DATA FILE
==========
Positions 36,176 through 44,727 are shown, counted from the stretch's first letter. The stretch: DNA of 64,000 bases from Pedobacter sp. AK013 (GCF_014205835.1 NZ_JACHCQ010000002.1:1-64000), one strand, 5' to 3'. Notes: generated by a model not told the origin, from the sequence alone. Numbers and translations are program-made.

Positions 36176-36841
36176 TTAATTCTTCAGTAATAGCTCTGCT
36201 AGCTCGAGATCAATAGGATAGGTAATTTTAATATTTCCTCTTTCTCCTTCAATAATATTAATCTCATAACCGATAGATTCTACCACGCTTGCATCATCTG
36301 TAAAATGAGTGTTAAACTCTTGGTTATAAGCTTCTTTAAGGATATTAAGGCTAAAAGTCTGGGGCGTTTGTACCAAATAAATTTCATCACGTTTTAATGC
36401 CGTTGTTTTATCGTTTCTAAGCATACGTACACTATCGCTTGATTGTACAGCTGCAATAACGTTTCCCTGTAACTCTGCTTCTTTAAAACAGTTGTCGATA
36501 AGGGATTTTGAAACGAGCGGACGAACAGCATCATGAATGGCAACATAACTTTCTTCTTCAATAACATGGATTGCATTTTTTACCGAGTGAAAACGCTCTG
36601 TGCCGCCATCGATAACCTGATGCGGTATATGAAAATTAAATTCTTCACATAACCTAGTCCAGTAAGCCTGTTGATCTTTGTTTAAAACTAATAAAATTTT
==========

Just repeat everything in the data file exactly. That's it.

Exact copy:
Positions 36,176 through 44,727 are shown, counted from the stretch's first letter. The stretch: DNA of 64,000 bases from Pedobacter sp. AK013 (GCF_014205835.1 NZ_JACHCQ010000002.1:1-64000), one strand, 5' to 3'. Notes: generated by a model not told the origin, from the sequence alone. Numbers and translations are program-made.

Positions 36176-36841
36176 TTAATTCTTCAGTAATAGCTCTGCT
36201 AGCTCGAGATCAATAGGATAGGTAATTTTAATATTTCCTCTTTCTCCTTCAATAATATTAATCTCATAACCGATAGATTCTACCACGCTTGCATCATCTG
36301 TAAAATGAGTGTTAAACTCTTGGTTATAAGCTTCTTTAAGGATATTAAGGCTAAAAGTCTGGGGCGTTTGTACCAAATAAATTTCATCACGTTTTAATGC
36401 CGTTGTTTTATCGTTTCTAAGCATACGTACACTATCGCTTGATTGTACAGCTGCAATAACGTTTCCCTGTAACTCTGCTTCTTTAAAACAGTTGTCGATA
36501 AGGGATTTTGAAACGAGCGGACGAACAGCATCATGAATGGCAACATAACTTTCTTCTTCAATAACATGGATTGCATTTTTTACCGAGTGAAAACGCTCTG
36601 TGCCGCCATCGATAACCTGATGCGGTATATGAAAATTAAATTCTTCACATAACCTAGTCCAGTAAGCCTGTTGATCTTTGTTTAAAACTAATAAAATTTT